People are supposed to learn from their mistakes, not repeat them.
Apparently, Marshawn Lynch didn't get that memo.
You may remember the hit-and-run accident last May. Now an arrest on a felony gun charge last Wednesday in California is the latest misstep by the Buffalo Bills' star running back.
He was fortunate to get off with a mere slap on the wrist after he struck a woman with his luxury SUV and left the scene. He might not have been so lucky had the woman suffered more severe injuries.
Even the NFL let him off the hook for that incident. He might not be so lucky this time.
The NFL takes a very dim view of its players possessing guns, especially after New York Giants wide receiver Plaxico Burress accidentally put a hole in his leg with an unlicensed gun at a New York City nightclub. Burress is currently facing two felony charges.
If the charges against Lynch stick, I can't imagine the NFL letting this one slide. Could Lynch get a suspension for violating the league's personal conduct policy? Well, let's just say Fred Jackson should get ready to be the Bills' opening day starter at running back next season, just in case.
And you thought it was going to be a quiet offseason.
Now, there are a few things that are unclear with Lynch's arrest. For one, we don't know if the gun was his. All we have is a Culver City police report that stated officers "determined" that the gun belonged to Lynch. Does that mean he admitted to being the owner?
Second, what reason did police have to approach the car in the first place, and what exactly were Lynch and his companions doing for police to be compelled to search the vehicle?
All that stuff will play itself out in due time, but for the time being, the Bills have to deal with another headache created by Lynch.
The Bills are withholding comment until all the facts are gathered, which is what most teams would do in this situation. But they can't be happy with this.
Perhaps it is too early to judge Lynch, but we can certainly question his judgment. You would think he had learned his lesson after the hit-and-run accident. Already aware of teammate James Hardy's own problems with a gun you would think that Lynch would avoid the same slip-up.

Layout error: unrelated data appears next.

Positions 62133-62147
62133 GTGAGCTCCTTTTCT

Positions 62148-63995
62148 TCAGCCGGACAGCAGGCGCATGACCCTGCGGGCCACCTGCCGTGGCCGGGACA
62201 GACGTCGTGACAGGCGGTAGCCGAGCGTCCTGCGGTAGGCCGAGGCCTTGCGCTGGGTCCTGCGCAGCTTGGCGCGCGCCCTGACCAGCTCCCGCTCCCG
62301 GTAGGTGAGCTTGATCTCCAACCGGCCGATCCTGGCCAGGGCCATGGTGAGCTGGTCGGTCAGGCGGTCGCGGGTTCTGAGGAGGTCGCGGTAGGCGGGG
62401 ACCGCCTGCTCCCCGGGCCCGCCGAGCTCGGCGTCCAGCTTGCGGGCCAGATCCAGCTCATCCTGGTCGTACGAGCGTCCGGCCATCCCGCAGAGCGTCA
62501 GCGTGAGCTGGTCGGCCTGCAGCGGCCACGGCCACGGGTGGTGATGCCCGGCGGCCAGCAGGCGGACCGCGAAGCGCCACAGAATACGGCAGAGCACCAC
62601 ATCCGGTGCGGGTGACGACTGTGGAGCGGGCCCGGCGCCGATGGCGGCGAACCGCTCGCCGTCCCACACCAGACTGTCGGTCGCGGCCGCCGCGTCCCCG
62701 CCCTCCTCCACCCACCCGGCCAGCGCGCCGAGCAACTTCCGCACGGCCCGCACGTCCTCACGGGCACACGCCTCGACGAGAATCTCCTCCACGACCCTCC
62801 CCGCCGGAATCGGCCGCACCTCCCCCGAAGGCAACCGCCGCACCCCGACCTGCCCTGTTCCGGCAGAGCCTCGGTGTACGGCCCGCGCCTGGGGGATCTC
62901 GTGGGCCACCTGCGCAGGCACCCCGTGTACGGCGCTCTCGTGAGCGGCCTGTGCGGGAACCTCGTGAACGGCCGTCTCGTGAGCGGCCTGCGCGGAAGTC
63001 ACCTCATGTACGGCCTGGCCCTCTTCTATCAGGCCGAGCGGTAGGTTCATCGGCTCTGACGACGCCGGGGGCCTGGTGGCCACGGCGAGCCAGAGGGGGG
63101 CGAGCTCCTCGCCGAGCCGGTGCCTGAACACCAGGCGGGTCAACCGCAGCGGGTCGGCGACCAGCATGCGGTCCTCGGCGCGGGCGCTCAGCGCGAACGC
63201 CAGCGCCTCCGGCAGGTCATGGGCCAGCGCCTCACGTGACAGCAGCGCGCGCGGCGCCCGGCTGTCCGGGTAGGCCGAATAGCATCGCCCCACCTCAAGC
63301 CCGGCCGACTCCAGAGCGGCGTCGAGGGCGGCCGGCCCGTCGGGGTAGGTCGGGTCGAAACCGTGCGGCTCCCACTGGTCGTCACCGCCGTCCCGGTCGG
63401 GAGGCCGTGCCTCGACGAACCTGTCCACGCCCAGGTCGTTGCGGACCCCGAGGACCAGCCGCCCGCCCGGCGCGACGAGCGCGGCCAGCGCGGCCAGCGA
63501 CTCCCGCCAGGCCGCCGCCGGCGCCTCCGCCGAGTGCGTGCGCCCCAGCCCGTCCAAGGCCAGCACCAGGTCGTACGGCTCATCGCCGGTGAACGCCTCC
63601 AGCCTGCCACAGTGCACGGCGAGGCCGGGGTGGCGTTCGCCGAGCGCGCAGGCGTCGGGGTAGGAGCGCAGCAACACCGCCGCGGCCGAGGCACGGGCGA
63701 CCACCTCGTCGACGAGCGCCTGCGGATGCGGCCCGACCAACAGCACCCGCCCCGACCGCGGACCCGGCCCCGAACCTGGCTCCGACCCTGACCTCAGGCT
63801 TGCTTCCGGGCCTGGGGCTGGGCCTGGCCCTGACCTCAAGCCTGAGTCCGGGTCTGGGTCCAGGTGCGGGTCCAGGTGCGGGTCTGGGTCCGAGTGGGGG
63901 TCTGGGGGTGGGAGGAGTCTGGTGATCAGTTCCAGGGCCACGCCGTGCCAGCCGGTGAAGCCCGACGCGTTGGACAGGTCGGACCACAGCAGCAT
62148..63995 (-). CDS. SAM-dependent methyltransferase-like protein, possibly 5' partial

Pro football players owning firearms is a growing trend. They consider themselves targets because of their wealth and status. They will tell you they can't be too careful, especially after Washington Redskins Pro Bowl safety Sean Taylor was gunned down in his South Florida home during a botched robbery over a year ago. They will provide you with numerous stories of other high-profile athletes being held up at gunpoint outside their homes.
Every man has a right to protect himself, which might explain why Lynch had a gun -- allegedly -- in the car. But with one strike already against him, why would he risk the possibility of another run-in with the law.
Maybe all he was doing was hanging out with a couple of friends, but did he really need to have a gun with him? If you're in a situation where a gun is needed, maybe you should avoid it. Bottom line, he's got to be smarter about his decisions.
Lynch has been in Buffalo for two seasons, but to most of us he's still an enigma. He rarely speaks to the media, which makes it harder to get to know him on a personal level. To some, he comes off as surly and unapproachable.
What we do know is he's a tremendous football player who is central to the Bills' bid to become a contender. It's too bad he didn't think about that before finding trouble again.